The pieces shown here are not done in wood. They are all clay. Home to them is a beautiful new museum in Tianjin, China. So what are these photos doing in a wood blog? Ideas, ideas, ideas. I love looking at how artists take the real world and make it in….you name it…clay, glass, plastic, fruit, yarn, paint, pencil, steel, junk, wire, string, paper, cloth. The variety is amazing, the talent, the creativity, stunning. The main character here has so many great details. Notice the tilt of his hat and the curl of the bill. No American teen could do it better. The shoes, both the one being repaired and his own, also have neat detail – thick soles, the kink of the leather, the stitching on his own, no laces. A wood carver could learn much from the angles of the limbs, head, and body. The fine details in the clothing – marks to indicate shadow or create shadow. And, we haven’t even begun to look at the two characters in the background. Enjoy. Would you share what details you find interesting in the others?
A gentle answer turns away wrath,but a harsh word stirs up anger. Proverbs 15:1
Thanks to Rick and Theresa of Little Shavers for the great carving lesson. I like Rick’s idea of do two at once so that you can have something to hold on to. Another good idea in the lesson is using a felt tip marker to go over the pencil lines to keep your pattern while you work.
I have not used the Course Pumice Gel by Golden Paints tm Rick talks about. Will have to investigate. Let me know if you have tried it, how it works, what tricks you have learned as you use it.
I hope you enjoy the lesson. I am going give it a try.
“A ruler who oppresses the poor
is like a driving rain that leaves no crops” Proverbs 28: 3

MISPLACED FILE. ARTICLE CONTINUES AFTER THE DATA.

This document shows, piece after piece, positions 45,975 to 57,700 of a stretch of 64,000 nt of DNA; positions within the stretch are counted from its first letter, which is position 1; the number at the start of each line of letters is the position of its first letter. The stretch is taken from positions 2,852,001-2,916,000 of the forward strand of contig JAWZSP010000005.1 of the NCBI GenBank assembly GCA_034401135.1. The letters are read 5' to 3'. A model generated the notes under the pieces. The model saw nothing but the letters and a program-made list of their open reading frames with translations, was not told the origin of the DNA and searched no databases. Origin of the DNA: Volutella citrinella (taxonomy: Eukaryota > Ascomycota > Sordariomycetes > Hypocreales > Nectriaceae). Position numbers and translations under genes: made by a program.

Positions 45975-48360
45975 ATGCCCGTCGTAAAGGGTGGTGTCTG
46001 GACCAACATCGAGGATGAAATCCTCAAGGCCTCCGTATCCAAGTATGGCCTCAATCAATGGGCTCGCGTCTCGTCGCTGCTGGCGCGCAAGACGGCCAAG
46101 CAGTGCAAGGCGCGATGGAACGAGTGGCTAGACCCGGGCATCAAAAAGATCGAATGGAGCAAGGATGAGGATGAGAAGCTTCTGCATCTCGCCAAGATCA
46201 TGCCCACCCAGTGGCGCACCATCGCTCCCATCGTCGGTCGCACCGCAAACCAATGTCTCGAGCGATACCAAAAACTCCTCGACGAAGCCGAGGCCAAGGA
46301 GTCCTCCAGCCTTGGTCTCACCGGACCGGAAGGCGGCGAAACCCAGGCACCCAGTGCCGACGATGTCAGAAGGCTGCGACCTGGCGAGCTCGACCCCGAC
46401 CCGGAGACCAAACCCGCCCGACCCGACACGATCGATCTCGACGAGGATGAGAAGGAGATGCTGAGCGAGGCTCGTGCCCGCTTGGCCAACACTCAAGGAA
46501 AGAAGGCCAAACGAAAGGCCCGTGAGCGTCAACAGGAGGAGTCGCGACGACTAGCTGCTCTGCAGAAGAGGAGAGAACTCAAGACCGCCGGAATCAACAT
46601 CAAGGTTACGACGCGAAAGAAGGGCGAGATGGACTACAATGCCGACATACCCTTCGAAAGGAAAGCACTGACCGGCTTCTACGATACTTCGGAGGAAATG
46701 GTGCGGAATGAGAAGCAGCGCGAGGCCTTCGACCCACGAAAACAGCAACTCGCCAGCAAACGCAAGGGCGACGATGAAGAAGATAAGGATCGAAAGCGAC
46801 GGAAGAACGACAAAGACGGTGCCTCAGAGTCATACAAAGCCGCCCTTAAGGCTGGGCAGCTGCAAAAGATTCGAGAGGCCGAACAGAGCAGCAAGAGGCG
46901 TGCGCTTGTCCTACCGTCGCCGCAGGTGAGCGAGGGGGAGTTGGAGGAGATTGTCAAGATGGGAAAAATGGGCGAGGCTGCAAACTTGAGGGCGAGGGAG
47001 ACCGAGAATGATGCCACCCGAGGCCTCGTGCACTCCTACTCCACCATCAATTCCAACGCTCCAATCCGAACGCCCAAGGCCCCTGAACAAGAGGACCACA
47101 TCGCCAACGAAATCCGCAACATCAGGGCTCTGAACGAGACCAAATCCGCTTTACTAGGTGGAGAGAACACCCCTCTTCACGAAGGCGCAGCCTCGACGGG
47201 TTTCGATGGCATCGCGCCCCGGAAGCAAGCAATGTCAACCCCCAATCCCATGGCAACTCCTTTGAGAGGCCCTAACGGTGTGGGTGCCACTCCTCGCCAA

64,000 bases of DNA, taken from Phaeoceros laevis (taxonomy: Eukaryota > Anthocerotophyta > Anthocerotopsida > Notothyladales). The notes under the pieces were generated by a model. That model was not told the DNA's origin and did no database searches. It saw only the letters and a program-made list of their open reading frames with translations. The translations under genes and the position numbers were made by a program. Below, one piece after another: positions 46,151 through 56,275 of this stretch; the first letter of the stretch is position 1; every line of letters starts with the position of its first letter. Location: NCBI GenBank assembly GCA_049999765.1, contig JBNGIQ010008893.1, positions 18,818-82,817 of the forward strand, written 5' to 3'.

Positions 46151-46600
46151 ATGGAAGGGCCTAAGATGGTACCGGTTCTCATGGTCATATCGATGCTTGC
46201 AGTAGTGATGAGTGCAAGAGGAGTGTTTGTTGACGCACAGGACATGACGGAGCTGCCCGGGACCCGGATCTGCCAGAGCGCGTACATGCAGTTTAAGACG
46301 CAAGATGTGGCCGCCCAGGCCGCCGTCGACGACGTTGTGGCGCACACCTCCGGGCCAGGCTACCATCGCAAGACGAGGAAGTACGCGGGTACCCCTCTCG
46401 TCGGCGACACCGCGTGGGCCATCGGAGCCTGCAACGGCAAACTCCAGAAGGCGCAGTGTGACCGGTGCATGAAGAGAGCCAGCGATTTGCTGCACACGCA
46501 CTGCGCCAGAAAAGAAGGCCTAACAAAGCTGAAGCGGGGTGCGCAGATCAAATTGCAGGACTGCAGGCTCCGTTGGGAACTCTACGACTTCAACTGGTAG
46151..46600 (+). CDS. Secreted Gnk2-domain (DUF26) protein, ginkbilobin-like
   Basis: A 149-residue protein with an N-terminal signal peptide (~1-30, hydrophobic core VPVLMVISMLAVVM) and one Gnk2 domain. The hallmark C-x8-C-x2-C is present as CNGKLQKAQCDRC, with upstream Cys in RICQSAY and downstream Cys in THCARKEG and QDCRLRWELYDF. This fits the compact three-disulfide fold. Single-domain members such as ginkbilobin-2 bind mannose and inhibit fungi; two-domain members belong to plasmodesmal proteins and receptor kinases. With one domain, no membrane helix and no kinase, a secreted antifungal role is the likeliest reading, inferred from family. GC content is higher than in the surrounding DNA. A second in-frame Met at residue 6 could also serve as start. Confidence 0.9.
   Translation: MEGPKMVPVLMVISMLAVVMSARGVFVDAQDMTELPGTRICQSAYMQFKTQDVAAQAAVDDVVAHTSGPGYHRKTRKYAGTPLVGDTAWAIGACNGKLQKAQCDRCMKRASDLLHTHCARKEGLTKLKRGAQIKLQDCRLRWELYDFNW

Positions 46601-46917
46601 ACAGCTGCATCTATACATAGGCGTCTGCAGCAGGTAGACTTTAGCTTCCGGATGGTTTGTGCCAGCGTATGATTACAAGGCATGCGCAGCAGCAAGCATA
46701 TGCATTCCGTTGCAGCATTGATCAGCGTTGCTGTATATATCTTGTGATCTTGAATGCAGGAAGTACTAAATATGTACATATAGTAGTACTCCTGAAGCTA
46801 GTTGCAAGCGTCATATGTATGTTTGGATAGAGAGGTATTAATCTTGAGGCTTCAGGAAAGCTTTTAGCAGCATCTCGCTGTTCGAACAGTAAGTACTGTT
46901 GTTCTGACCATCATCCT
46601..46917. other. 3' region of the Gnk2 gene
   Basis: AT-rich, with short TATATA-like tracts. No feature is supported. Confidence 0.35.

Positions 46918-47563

Every wood carver learns from all other wood carvers. Any debate on this? One might say that a Phil Bishop or a Lynn Doughty could not learn from a raw novice, but even they would admit to learning something along the way from “newbies.” Perhaps they would not learn a new technique or great improvement of style, but newbies ask questions that are “outside the box.” Those questions make the expert carver think differently about their own work.
Having argued that we all learn from each other, it should also be no matter of debate that we learn more from an “expert” in a field than from a novice or newbie. Experts have meditated, applied, refined, and sweated over the details. Someone like Fred Cogelow has poured thousands of hours into the art of wood carving. Experts teach us more quickly because they have often walked the road we are on, they have experienced what we are struggling with. So, look for experts. Here is a clip from a sculptor I enjoy, Philippe Faraut.
I would encourage you also to look for his book “Book 1: Portrait Sculpting: Anatomy & Expressions in Clay by Philippe & Charisse Faraut.” The pictures here come from his book. There are many more.
If God be God, then no insoluble problem exists. And if God be my God, then no problem of mine is without its appropriate solution. —Maurice Roberts